Wow, are all the books loaded already? Or was I moving more than I suspected?
I looked up at Celestia, who simply smiled down on me with her usual expression of approval and bemusement. I always blush when I see her and realize I’d temporarily lost all sense of where I was. She’d never say so, but I know Spike’s real job is to keep me focused on what’s important.
We both used our magic to levitate the cart, and we marched it down all those stone steps to the castle’s courtyard, much to the amazement of the castle guards. I felt good walking beside her on the other side of the cart. When ponies use their magic to work cooperatively, there’s a certain special feeling to it, a tingly… almost intimate… feeling of harmony.
From the courtyard, I said my goodbyes to Celestia, and much to my surprise she moved forward to embrace me in a neck-hug and whispered gently in my ear.
“You’re learning much, my dear student. I’m proud of you.”
I looked up at her through welling tears. I felt an urge to speak but I knew she read everything in my face. With some effort I got the wagon wheels to start turning slowly, and wheeled it out the castle walls.
Certain old traditions persist in Canterlot, and this brings out much of the town’s charm.
Antiquated lamps run on a sort of natural gas were discovered way down in one of the city’s storehouses several hundred years ago. Their design and construction, I learned in one of my many books on Canterlot, is probably from a place called “Persia” - the ponies there perfected many scientific discoveries many centuries before other civilizations - as unicorns and magic are almost never found in desert climates. It’s possible they circulated into the holdings of Canterlot thousands of years ago during the pony wars and may have been prized for their brass and copper fittings.
But they stand, quiet reminders of a less peaceful and humane time, lining the broad streets of Canterlot, nearly ten-score of them, all about eight hands in height. Each and every night ponies come around with torches and light the gas jets, which burn bright and beautiful…
…and pink. Perhaps those Persian ponies knew more about magic than we suspect.
I pulled my cart through the usual throng of nighttime shoppers and diners, the rough cobblestones clicking underhoof. I hope Spike’s doing okay without me. Hopefully Fluttershy or Applejack have given him something to do.
Actually, he’s probably sleeping.
I felt him hug me suddenly, when I returned from Nightmare Castle, he burst out of the crowd and hugged me.
I stood under one of those lamps and watched the flame dance. Pink, like Pinkie Pie. Like Rarity’s dress. Like Applejack’s barn. Like…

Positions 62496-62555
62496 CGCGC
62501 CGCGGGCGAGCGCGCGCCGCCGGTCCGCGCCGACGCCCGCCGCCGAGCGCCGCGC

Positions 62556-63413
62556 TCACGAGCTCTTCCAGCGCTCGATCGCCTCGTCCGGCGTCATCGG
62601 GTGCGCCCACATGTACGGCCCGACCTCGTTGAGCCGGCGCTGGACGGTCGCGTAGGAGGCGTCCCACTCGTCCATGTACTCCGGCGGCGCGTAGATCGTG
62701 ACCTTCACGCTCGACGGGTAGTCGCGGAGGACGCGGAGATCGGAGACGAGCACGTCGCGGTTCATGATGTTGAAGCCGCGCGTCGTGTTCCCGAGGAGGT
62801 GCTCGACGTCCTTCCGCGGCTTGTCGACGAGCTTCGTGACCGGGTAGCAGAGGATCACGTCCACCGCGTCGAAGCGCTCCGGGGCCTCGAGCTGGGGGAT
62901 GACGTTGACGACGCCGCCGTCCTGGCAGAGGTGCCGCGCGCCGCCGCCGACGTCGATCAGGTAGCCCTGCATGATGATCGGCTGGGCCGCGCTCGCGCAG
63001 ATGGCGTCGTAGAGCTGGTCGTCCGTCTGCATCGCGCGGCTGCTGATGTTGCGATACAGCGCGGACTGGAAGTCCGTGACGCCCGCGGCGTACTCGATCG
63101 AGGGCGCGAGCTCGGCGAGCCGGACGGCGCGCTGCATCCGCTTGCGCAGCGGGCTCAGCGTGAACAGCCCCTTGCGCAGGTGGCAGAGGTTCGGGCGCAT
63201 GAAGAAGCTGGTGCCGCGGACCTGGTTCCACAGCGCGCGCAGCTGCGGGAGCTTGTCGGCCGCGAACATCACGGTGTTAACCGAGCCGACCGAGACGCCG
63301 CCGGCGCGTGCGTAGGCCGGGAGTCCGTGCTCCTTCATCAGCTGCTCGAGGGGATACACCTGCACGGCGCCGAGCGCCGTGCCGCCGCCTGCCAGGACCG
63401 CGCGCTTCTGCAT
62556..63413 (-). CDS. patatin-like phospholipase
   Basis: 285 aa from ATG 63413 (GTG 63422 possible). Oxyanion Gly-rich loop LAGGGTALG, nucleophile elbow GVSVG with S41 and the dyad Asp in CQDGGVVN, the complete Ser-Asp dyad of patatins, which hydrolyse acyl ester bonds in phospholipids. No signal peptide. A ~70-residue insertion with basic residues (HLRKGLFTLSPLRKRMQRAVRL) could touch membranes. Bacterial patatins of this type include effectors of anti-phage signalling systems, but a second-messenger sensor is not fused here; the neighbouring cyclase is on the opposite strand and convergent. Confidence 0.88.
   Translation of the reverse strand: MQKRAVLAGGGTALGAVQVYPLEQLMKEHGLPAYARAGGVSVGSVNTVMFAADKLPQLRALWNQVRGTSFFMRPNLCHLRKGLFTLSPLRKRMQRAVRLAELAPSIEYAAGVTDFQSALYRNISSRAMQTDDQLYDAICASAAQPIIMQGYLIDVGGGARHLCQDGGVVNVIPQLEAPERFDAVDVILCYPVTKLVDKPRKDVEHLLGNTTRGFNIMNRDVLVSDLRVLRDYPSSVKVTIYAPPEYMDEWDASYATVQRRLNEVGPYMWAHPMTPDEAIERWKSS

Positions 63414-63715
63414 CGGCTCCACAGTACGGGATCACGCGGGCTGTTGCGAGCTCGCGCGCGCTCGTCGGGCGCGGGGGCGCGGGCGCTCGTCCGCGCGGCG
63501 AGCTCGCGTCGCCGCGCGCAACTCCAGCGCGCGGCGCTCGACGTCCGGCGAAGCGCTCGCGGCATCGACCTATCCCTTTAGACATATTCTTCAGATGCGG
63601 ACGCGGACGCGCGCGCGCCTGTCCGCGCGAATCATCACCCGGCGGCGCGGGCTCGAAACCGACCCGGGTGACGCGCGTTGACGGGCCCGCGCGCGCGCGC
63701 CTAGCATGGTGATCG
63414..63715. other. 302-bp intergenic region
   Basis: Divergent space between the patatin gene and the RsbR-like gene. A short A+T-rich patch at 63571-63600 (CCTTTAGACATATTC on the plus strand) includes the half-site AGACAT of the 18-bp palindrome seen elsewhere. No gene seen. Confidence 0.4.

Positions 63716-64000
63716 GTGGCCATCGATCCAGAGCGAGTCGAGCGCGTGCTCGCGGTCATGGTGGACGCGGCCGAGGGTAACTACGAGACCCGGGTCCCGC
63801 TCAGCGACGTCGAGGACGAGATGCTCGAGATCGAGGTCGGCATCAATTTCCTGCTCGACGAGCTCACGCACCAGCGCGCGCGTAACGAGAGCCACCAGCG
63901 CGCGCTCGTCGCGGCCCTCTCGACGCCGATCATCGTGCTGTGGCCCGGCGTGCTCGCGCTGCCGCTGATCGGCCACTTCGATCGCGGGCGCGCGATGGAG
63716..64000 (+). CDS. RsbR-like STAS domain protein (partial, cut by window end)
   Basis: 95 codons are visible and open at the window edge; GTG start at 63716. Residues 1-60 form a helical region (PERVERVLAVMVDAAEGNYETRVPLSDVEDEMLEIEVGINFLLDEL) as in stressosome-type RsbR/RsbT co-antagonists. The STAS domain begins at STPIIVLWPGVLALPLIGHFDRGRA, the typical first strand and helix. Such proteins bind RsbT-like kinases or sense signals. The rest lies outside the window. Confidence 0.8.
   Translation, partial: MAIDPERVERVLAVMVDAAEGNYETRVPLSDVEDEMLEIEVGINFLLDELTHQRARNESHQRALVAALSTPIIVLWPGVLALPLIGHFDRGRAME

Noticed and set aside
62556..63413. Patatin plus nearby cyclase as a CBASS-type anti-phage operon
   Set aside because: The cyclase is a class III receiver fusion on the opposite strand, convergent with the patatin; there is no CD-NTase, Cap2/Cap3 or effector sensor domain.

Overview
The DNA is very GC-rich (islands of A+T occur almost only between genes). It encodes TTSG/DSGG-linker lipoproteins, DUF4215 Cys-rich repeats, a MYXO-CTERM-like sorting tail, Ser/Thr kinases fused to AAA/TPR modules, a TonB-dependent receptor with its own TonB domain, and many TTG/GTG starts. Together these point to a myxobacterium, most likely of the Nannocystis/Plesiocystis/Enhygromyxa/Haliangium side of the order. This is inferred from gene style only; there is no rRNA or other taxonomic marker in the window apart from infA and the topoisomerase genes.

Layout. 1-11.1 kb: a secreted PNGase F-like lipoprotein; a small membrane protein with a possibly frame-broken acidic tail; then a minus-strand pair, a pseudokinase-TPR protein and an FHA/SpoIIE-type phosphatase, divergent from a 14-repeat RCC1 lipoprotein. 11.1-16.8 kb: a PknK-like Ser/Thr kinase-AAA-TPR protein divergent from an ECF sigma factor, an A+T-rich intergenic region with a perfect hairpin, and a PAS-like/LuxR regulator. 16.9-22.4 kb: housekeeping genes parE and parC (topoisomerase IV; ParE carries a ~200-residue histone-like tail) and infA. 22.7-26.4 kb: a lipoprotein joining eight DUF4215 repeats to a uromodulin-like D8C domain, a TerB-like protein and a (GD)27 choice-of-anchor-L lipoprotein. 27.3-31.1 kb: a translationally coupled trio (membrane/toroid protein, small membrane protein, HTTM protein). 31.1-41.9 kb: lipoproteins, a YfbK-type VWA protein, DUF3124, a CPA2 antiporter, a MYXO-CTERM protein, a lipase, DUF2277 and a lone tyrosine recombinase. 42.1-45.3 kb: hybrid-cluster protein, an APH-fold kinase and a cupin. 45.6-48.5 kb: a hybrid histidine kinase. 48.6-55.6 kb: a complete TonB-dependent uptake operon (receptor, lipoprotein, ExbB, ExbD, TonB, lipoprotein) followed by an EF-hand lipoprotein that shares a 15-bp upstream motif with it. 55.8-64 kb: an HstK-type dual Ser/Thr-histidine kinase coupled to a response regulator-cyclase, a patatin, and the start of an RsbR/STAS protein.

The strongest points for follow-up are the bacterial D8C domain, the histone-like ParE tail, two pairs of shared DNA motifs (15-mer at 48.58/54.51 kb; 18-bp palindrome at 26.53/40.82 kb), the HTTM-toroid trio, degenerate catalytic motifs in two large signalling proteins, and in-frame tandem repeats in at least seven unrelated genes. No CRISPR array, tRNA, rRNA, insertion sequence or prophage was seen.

Suddenly a bell rung and pulled me out of my trance. I saw two ponies, chatting happily, making their way out of a nearby store, laden heavily with books. I remembered the chime, suddenly, a memory rushing out to greet me. And the heavy carved door, covered with squares and beautiful little Arabesques. I remembered the door! I was standing in front of the shop without even realizing it!
I looked back at my cart for a moment. Well… I doubt that anypony is going to steal three hundred books. Not in Time-Crush Canterlot.
Eagerly I nosed open the heavy carved door. Immediately, the colors and sounds and smells came back to me. Low ceilings with heavy crossbeams in the style of the older Canterlot houses and rooms where the age has seemed to rub off the walls and now hangs in the air. Heavy rustic beams which began their life as rough timbers but time and age has burnished and smoothed into rich grained posts. The wonderful mustiness of old paper, of leather, of gilt letters, time-soiled ribbons, fragile onionskin pages. A dim flickering light, gas jets, musty red domes coloring the flames, just right, just perfect! The old-fashioned cash register in the corner, pressed tin, the paint having long flaked off most of it.
I smiled broadly. In all the shops I’d frequented in Canterlot, this had been my favorite, and it was like coming home.
I remembered the loft where many old dusty tomes had been sequestered and bound up the steps two at a time to that still-intimate space, three walls of books bordering a large heavy carved oak table, a fairylight providing modest illumination. Yes! Books on… Magical Studies!
Time changes her rules when I am with books, I’ve found, and the fairy-light had begun to dim considerably by the time I pulled from that musty shelf a certain old thick book. Opening it, I recognized the jagged, abrupt lines of the old language, not quite so different from modern Eqquish but still foreign enough to require extra concentration. I had taken three years of this at University, but my skill was rusty. I read the title aloud, and looked with interest at the author’s mark, two spheres orbiting each other. We still use our cutie marks or derivations of them to sign our work, but often the name is spellt out now too, which means this book is several centuries old….